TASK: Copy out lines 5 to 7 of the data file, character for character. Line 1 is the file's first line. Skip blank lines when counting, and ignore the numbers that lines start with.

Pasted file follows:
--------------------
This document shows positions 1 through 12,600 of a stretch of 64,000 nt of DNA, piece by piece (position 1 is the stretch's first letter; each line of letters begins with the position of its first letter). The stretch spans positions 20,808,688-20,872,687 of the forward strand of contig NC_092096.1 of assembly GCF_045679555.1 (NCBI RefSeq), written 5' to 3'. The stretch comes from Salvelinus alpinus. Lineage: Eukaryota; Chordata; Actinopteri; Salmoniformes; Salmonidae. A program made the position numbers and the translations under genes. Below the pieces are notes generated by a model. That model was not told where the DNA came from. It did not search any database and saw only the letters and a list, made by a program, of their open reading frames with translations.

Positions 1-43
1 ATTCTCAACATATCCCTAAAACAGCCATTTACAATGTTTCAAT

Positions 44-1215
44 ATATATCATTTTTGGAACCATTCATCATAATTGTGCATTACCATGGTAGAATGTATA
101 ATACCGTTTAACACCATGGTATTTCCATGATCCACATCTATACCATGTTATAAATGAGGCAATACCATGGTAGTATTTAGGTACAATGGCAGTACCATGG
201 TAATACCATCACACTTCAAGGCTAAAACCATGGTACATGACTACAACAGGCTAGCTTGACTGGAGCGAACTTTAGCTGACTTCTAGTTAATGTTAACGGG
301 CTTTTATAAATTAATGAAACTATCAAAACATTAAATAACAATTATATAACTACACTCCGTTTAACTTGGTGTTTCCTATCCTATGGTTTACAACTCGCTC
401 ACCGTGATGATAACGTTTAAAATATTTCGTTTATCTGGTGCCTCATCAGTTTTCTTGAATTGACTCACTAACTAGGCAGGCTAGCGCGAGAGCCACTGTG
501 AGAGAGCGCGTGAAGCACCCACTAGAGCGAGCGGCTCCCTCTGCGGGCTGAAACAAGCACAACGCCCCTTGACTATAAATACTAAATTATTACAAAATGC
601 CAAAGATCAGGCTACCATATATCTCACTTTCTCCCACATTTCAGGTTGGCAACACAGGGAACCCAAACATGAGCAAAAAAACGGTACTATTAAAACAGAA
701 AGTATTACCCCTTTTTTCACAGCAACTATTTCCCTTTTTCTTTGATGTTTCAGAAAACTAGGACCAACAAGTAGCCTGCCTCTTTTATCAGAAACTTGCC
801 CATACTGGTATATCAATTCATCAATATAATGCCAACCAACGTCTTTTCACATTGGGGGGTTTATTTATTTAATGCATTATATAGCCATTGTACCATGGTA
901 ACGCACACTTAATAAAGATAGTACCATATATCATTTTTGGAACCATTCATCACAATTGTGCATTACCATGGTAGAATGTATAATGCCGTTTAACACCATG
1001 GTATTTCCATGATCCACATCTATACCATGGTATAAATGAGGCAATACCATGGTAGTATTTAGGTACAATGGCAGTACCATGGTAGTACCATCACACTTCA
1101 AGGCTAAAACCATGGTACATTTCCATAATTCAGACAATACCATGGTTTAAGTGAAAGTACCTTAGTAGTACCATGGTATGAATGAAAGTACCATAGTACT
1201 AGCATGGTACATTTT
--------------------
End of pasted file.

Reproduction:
44 ATATATCATTTTTGGAACCATTCATCATAATTGTGCATTACCATGGTAGAATGTATA
101 ATACCGTTTAACACCATGGTATTTCCATGATCCACATCTATACCATGTTATAAATGAGGCAATACCATGGTAGTATTTAGGTACAATGGCAGTACCATGG
201 TAATACCATCACACTTCAAGGCTAAAACCATGGTACATGACTACAACAGGCTAGCTTGACTGGAGCGAACTTTAGCTGACTTCTAGTTAATGTTAACGGG